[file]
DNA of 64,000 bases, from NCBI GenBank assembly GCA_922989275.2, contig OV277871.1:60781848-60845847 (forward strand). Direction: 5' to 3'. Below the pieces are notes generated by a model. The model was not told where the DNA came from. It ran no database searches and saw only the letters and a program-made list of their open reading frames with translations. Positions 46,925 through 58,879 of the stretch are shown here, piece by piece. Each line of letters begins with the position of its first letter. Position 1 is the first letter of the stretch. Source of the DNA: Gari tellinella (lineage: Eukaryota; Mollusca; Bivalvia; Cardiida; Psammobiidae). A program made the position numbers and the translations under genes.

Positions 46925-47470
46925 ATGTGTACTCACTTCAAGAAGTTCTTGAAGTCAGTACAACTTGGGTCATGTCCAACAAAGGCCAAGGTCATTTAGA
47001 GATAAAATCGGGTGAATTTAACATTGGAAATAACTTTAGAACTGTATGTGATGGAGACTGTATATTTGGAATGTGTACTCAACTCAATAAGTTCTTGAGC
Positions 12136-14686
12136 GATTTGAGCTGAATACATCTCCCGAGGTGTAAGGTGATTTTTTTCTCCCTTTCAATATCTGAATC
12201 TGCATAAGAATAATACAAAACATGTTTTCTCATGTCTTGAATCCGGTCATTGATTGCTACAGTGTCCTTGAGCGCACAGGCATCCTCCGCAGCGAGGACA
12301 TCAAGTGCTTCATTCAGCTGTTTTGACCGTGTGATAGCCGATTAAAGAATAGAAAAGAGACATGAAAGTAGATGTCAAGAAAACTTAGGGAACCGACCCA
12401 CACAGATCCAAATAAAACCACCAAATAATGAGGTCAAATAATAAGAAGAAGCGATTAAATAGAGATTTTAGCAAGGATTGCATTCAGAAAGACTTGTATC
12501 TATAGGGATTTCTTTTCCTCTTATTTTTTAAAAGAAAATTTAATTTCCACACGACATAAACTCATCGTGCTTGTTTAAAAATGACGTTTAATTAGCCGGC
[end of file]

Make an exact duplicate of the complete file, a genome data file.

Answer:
DNA of 64,000 bases, from NCBI GenBank assembly GCA_922989275.2, contig OV277871.1:60781848-60845847 (forward strand). Direction: 5' to 3'. Below the pieces are notes generated by a model. The model was not told where the DNA came from. It ran no database searches and saw only the letters and a program-made list of their open reading frames with translations. Positions 46,925 through 58,879 of the stretch are shown here, piece by piece. Each line of letters begins with the position of its first letter. Position 1 is the first letter of the stretch. Source of the DNA: Gari tellinella (lineage: Eukaryota; Mollusca; Bivalvia; Cardiida; Psammobiidae). A program made the position numbers and the translations under genes.

Positions 46925-47470
46925 ATGTGTACTCACTTCAAGAAGTTCTTGAAGTCAGTACAACTTGGGTCATGTCCAACAAAGGCCAAGGTCATTTAGA
47001 GATAAAATCGGGTGAATTTAACATTGGAAATAACTTTAGAACTGTATGTGATGGAGACTGTATATTTGGAATGTGTACTCAACTCAATAAGTTCTTGAGC
Positions 12136-14686
12136 GATTTGAGCTGAATACATCTCCCGAGGTGTAAGGTGATTTTTTTCTCCCTTTCAATATCTGAATC
12201 TGCATAAGAATAATACAAAACATGTTTTCTCATGTCTTGAATCCGGTCATTGATTGCTACAGTGTCCTTGAGCGCACAGGCATCCTCCGCAGCGAGGACA
12301 TCAAGTGCTTCATTCAGCTGTTTTGACCGTGTGATAGCCGATTAAAGAATAGAAAAGAGACATGAAAGTAGATGTCAAGAAAACTTAGGGAACCGACCCA
12401 CACAGATCCAAATAAAACCACCAAATAATGAGGTCAAATAATAAGAAGAAGCGATTAAATAGAGATTTTAGCAAGGATTGCATTCAGAAAGACTTGTATC
12501 TATAGGGATTTCTTTTCCTCTTATTTTTTAAAAGAAAATTTAATTTCCACACGACATAAACTCATCGTGCTTGTTTAAAAATGACGTTTAATTAGCCGGC